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Calling on New York City Mayor and City Agency To Reconsider Innovation Stifling Regulations

WASHINGTON DC – Today, the Internet Association submitted a letter on behalf of leading Internet companies and organizations to New York City Mayor Bill de Blasio and New York City Taxi and Limousine Commissioners to express concern over recently proposed For-Hire-Vehicle Dispatch Application Rules.

“In recent years, New York City has become a vibrant hub of tech innovation, creating exciting opportunities for economic growth and diversification,” said Internet Association President and CEO Michael Beckerman. “But the rules proposed by Mayor de Blasio’s administration would stifle innovation and the progress it has brought to New York City. This is why the entire internet has come together to protest the de Blasio administration’s rules. Internet companies should not have to ask government for permission to innovate.The Big Apple should maintain its current policies supporting ‘permissionless’ versus ‘permission slip’ innovation.”

“However, the current proposed changes to the FHV Dispatch Application Rules impede software innovation and impose unbearably high costs on new entrants to the market. The Internet Association urges Mayor de Blasio and his agencies to reconsider these proposed rules, and we look forward to working with leaders from New York to ensure the city’s continued presence as a global leader in technology,” Beckerman added.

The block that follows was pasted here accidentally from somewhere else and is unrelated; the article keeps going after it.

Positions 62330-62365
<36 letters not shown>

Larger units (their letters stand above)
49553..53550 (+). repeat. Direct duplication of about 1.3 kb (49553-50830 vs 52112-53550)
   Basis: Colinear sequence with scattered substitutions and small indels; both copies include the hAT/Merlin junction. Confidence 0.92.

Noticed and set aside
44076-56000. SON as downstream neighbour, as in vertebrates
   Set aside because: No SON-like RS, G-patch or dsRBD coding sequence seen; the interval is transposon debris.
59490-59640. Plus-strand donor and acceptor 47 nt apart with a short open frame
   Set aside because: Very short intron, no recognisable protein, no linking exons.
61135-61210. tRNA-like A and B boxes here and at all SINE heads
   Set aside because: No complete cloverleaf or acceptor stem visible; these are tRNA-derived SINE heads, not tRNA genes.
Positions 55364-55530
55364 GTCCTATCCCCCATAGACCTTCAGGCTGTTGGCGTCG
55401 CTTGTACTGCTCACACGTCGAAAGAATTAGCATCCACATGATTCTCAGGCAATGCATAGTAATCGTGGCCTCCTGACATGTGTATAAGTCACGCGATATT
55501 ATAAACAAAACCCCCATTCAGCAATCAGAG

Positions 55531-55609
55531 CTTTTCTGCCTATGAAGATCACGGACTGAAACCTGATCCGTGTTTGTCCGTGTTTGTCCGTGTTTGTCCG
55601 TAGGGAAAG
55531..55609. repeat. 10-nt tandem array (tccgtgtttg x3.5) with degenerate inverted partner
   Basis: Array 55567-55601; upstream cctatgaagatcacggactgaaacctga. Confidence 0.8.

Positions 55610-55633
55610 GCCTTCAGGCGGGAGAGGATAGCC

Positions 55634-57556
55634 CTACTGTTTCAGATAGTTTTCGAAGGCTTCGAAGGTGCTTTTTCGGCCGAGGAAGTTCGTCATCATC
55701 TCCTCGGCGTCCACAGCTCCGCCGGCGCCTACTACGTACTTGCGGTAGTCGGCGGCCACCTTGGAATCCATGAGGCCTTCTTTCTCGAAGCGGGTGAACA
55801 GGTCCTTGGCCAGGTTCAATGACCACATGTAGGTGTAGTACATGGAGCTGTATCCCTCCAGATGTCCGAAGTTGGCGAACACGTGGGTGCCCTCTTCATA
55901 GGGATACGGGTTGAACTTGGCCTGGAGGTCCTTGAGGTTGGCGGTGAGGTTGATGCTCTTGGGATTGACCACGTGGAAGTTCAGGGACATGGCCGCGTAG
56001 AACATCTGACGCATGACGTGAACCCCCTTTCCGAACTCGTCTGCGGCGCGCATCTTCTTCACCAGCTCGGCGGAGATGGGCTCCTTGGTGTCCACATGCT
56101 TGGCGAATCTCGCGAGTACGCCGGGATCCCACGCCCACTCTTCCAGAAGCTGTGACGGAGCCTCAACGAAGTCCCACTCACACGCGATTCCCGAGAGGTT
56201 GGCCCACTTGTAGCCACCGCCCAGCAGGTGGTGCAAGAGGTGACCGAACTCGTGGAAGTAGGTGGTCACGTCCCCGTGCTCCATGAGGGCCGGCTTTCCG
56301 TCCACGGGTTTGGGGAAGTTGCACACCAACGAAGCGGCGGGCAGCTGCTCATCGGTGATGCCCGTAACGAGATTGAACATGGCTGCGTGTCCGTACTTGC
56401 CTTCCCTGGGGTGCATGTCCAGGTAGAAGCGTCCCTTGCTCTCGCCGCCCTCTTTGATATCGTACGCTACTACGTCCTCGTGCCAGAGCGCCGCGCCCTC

The draft proposal establishes an agency that oversees regulation of taxis and for-hire vehicles as a gatekeeper for software innovation. Applications not inspected and approved by this agency are prohibited from use and the agency may exercise veto authority over software updates. In addition, the proposal imposes a fee on developers who wish to bring their software to the marketplace. These proposed rules clearly restrict software innovation and impose additional costs that discourage tech entrepreneurs.

The Internet Association is dedicated to promoting policy solutions to foster innovation and drive economic growth. Moving forward, it is vital that local government and regulatory agencies cultivate environments that do not stymie technological innovation and entrepreneurship.

The full letter can be viewed here.